International Women’s Day: Subverting the Narrative
I encourage you today to check out Gender Across Border’s Blog(swarm) for International Women’s Day. Throughout the day, the GAB editorial board (including Emily Heroy, Colleen Hodgetts, Jessica Mack, Carrie Polansky, Erin Rickard, Elizabeth Switaj and Tatiana McKinney) will be updating GAB to highlight particular posts. It’s never too late to participate!
There were two themes, and I, of course, took this one:
Describe a particular organization, person, or moment in history that helped to mobilize a meaningful change in equal rights for all.
I think it’s fairly clear that I admire Helen Keller, and resent the way what she did with her life has been reduced to parody, the subject of infantile jokes about people who are Deaf-Blind, and forgotten about. When people bother to tell bits of her story, about her learning words at a well after weeks of patient tutoring from Anne Sullivan, it becomes a form of Inspiration that’s based entirely on pity. Oh, how tragic her life could have been, shrouded in darkness and silence. And then she learned to speak! And all was well!
I’m going to interrupt this post to point you towards a previous one I wrote about Keller: Feminist Icons
[This part is actually quoted from the book Lies my Teacher Told Me.]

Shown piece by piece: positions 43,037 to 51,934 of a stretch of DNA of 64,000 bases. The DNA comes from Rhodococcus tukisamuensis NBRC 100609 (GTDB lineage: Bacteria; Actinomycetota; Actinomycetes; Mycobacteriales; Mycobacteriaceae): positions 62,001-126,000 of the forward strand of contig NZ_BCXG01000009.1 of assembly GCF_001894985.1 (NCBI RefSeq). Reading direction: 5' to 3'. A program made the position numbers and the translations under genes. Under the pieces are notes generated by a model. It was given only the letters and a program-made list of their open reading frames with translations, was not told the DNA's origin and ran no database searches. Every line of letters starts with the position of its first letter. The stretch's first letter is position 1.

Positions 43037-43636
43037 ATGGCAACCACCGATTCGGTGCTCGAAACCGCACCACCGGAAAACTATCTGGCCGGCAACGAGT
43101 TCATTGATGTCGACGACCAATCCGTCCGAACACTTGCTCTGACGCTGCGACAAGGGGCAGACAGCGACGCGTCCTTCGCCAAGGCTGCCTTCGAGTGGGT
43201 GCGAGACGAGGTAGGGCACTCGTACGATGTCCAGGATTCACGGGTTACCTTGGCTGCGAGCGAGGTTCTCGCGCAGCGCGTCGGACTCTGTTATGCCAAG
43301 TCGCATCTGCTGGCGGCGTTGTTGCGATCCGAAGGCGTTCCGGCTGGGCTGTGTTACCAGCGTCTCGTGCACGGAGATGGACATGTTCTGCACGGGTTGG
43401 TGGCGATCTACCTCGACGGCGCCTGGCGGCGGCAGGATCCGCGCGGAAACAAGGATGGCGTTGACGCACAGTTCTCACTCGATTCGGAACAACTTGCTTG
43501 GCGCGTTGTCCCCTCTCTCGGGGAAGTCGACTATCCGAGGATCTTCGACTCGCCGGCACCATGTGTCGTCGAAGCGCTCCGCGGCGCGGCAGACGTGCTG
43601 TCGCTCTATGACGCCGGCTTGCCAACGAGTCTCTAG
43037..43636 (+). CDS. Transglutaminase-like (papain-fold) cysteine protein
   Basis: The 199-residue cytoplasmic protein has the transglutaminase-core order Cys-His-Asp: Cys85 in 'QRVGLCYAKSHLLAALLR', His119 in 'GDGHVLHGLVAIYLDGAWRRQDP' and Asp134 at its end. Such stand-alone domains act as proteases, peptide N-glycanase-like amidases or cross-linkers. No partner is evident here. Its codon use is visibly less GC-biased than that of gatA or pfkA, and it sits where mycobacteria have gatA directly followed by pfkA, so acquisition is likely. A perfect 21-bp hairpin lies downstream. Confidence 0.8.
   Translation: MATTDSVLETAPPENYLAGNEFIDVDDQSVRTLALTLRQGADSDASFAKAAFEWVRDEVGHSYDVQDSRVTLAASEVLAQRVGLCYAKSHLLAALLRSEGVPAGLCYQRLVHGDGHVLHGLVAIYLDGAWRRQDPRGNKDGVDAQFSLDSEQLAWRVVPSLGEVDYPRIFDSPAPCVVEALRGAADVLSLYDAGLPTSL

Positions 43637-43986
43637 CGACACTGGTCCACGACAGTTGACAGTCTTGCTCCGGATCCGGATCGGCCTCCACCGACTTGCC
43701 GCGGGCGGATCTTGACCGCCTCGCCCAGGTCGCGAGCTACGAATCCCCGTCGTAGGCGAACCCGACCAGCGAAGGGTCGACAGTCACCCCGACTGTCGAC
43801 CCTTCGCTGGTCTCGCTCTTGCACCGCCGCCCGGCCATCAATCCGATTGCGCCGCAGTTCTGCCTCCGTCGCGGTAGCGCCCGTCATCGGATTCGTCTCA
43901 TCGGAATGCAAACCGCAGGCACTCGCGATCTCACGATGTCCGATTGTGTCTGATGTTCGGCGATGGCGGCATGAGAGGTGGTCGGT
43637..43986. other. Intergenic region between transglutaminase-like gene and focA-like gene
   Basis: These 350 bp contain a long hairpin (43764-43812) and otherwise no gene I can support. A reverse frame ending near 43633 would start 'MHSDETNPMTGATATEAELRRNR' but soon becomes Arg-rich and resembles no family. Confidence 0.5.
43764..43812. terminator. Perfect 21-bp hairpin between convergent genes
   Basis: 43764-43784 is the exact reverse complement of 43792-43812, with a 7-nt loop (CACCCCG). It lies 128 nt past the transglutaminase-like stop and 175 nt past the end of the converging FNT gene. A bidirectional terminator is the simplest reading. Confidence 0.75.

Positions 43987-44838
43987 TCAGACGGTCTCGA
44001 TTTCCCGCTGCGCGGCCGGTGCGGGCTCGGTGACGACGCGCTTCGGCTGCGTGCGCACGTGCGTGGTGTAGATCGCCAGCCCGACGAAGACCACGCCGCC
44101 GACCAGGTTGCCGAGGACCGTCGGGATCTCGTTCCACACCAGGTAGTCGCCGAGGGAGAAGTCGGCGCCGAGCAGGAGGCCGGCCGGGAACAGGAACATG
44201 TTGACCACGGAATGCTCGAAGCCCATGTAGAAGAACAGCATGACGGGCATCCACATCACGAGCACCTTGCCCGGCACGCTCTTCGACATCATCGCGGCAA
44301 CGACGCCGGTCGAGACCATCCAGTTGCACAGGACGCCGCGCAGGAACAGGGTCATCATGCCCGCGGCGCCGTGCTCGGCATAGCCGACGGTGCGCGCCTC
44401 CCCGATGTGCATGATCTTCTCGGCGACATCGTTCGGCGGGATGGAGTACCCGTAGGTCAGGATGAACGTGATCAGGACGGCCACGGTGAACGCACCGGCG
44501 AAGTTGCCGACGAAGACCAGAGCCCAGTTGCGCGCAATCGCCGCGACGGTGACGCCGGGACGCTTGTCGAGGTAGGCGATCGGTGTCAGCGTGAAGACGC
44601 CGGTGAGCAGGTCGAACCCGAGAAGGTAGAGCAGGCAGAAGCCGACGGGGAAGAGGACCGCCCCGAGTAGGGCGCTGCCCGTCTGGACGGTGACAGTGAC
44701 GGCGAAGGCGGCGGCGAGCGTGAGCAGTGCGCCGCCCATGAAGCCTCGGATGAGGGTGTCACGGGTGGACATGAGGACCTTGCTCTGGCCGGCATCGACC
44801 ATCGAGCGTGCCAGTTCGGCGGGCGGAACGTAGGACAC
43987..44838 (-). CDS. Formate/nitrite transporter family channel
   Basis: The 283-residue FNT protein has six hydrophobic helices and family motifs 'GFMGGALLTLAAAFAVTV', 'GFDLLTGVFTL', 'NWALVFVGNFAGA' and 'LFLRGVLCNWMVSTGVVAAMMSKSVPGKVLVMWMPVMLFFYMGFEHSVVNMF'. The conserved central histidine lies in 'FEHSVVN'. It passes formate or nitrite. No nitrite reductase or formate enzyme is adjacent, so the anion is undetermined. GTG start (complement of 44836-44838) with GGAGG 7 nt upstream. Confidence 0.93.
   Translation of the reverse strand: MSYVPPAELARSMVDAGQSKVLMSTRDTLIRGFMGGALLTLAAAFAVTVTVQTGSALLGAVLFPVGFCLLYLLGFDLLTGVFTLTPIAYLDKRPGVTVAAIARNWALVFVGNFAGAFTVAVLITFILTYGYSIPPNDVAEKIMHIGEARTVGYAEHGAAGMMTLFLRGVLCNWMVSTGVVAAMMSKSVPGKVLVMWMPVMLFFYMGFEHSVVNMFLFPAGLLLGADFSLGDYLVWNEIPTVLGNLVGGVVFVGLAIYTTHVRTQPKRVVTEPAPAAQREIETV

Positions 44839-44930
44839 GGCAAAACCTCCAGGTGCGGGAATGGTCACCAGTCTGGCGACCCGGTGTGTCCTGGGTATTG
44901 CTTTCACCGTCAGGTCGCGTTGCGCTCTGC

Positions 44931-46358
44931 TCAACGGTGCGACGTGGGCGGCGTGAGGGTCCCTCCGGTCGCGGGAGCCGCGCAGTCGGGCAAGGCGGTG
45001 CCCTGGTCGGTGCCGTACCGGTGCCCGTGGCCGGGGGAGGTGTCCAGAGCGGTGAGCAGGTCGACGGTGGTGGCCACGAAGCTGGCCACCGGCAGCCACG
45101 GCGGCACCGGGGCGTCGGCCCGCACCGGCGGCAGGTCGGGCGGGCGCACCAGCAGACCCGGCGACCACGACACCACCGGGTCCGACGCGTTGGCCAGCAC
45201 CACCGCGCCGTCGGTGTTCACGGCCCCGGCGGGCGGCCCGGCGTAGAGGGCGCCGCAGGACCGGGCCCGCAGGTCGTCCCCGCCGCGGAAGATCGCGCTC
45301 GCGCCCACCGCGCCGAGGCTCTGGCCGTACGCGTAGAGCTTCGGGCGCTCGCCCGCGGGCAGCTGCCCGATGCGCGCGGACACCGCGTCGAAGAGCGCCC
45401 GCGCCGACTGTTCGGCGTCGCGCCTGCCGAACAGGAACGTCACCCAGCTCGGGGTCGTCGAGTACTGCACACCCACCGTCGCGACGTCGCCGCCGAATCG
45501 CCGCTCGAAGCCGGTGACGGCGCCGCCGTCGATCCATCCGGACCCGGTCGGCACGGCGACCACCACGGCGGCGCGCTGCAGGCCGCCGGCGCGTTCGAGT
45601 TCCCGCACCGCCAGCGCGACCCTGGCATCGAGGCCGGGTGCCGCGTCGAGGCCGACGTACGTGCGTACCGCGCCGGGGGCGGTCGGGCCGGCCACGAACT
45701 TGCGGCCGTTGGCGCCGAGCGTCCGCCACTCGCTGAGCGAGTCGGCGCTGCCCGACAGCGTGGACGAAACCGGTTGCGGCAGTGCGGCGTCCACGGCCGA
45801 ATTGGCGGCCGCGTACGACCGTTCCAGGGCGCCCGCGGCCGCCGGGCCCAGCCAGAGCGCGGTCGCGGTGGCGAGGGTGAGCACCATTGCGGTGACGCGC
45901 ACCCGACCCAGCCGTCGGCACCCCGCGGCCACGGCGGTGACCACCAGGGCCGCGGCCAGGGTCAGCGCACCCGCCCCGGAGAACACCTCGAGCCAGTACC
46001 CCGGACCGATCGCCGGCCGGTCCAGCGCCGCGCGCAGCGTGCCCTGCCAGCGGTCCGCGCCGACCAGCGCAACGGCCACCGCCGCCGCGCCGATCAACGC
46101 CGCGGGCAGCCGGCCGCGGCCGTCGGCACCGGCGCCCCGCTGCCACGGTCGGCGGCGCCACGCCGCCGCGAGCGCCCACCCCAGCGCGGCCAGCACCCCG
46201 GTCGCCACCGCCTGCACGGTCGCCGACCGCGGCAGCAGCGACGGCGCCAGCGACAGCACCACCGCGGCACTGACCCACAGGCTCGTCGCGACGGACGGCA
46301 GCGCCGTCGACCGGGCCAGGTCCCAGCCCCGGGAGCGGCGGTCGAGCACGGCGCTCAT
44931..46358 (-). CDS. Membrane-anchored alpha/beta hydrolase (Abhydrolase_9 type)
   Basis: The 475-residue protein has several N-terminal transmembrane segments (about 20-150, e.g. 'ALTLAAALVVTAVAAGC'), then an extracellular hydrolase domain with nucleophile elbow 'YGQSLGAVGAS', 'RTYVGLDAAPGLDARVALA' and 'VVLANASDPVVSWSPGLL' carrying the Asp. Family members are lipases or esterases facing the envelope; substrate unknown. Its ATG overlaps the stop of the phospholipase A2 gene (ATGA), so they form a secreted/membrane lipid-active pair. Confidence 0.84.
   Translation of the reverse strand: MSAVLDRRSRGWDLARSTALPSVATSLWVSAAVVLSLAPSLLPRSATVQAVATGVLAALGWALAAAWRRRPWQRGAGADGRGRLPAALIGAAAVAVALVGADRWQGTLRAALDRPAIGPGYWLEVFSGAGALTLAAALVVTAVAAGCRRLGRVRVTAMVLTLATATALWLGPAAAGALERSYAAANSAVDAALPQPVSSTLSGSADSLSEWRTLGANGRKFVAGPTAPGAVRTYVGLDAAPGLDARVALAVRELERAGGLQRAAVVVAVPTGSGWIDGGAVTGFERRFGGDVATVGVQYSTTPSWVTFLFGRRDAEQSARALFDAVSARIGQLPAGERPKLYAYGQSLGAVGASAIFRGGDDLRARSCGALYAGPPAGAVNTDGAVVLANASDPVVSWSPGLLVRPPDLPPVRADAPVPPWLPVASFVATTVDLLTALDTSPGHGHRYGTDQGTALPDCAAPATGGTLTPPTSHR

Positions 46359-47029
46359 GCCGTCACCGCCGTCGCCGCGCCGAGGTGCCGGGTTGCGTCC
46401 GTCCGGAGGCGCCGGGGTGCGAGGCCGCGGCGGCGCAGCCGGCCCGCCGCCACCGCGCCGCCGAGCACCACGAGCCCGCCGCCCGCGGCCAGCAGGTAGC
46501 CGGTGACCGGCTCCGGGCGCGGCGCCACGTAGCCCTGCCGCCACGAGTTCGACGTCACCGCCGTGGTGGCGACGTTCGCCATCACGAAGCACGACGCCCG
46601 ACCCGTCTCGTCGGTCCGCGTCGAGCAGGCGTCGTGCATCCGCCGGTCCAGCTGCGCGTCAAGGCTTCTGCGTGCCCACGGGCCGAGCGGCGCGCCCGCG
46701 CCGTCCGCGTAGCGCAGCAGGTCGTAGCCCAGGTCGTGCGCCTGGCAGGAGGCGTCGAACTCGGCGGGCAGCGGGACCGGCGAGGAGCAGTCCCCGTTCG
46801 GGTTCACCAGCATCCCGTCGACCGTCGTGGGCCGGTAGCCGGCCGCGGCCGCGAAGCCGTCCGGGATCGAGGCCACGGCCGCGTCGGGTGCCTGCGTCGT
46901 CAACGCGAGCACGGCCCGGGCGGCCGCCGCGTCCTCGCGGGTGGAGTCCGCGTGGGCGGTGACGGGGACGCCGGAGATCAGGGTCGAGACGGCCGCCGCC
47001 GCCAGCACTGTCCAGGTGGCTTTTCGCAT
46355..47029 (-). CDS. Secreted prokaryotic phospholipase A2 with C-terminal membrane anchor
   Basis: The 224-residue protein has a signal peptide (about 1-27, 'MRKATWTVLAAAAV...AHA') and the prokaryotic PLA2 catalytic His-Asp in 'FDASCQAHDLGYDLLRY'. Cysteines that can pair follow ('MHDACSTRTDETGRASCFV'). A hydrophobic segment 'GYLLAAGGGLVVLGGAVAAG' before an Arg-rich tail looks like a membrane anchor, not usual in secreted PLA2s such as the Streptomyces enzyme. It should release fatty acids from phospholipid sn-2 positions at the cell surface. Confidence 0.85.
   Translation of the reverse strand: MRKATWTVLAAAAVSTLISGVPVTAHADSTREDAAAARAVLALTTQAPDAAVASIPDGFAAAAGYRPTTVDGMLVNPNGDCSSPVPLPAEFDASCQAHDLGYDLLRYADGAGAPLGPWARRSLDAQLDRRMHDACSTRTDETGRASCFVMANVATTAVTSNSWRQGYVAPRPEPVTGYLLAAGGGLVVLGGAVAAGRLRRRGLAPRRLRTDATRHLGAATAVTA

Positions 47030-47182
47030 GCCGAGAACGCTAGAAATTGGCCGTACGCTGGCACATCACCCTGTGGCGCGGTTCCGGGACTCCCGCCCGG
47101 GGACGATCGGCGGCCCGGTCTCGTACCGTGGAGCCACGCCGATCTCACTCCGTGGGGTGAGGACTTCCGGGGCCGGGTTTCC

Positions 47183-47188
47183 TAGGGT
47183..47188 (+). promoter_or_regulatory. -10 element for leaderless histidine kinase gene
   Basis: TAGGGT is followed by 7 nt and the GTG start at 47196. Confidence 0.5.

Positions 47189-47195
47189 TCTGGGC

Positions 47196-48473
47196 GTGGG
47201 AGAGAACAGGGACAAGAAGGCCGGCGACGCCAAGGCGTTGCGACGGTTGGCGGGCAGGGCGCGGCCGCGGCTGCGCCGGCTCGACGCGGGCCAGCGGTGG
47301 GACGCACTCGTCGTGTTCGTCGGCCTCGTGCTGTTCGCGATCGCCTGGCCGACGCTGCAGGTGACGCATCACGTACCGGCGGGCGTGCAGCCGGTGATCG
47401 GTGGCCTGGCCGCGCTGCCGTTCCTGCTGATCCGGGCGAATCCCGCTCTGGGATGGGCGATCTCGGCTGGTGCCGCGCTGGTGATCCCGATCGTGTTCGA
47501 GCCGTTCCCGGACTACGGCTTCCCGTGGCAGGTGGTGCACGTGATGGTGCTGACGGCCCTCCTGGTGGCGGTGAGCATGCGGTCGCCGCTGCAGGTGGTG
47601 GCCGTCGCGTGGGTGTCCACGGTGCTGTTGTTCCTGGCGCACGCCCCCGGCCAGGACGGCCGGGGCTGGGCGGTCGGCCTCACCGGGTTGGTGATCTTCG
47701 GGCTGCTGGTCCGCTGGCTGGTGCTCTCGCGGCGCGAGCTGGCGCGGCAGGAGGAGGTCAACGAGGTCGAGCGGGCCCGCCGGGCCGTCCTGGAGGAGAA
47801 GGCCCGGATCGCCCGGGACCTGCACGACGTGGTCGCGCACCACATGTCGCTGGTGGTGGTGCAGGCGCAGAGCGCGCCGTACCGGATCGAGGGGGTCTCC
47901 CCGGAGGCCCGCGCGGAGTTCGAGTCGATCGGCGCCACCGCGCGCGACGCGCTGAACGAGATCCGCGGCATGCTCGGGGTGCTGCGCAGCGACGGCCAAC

Keller’s commitment to socialism stemmed from her experience as a disabled person and from her sympathy for others with handicaps. She began by working to simplify the alphabet for the blind, but soon came to realize that to deal solely with blindness was to treat symptom, not cause. Through research she learned that blindness was not distributed randomly throughout the population but was concentrated in the lower class. Men who were poor might be blinded in industrial accidents or by inadequate medical care; poor women who became prostitutes faced the additional danger of syphilitic blindness. Thus Keller learned how the social class system controls people’s opportunities in life, sometimes determining even whether they can see. Keller’s research was not just book-learning: “I have visited sweatshops, factories, crowded slums. If I could not see it, I could smell it.”
I think Helen Keller changed the world, or at least did an awful lot of work towards changing it. But, even with focusing on her achievements, on her work, it’s important to put her in context.
Helen Keller was a white middle-class woman from the US. She was young and pretty and very talented. Before she became famous as The Deaf-Blind Girl (because, of course, there can only be one Deaf-Blind Girl, and she is always white), Laura Bridgman was The Deaf-Blind Girl. And Bridgman was not as pretty, not as nice, and not as accomplished as Keller.
I mention Laura Bridgman because, if the whole purpose of the Helen Keller Narrative was Nice Deaf-Blind Girl Does Good (and thus you, gentle reader, should put your life in proper perspective!), then Bridgman fits almost the same bill. She learned to read and write, wrote letters to her fans, was on public display with ribbons to hide her eyes, and was just as famous as Keller. So why is our dominant narrative Keller and not Bridgman?
Well, what better way to discount someone’s radical roots than to turn them into an Inspiring Story, and nothing more?
So, for International Women’s Day, I want to remind readers that there are certain stories that we tell about certain women, and that these stories have a purpose.
Perhaps we can subvert that.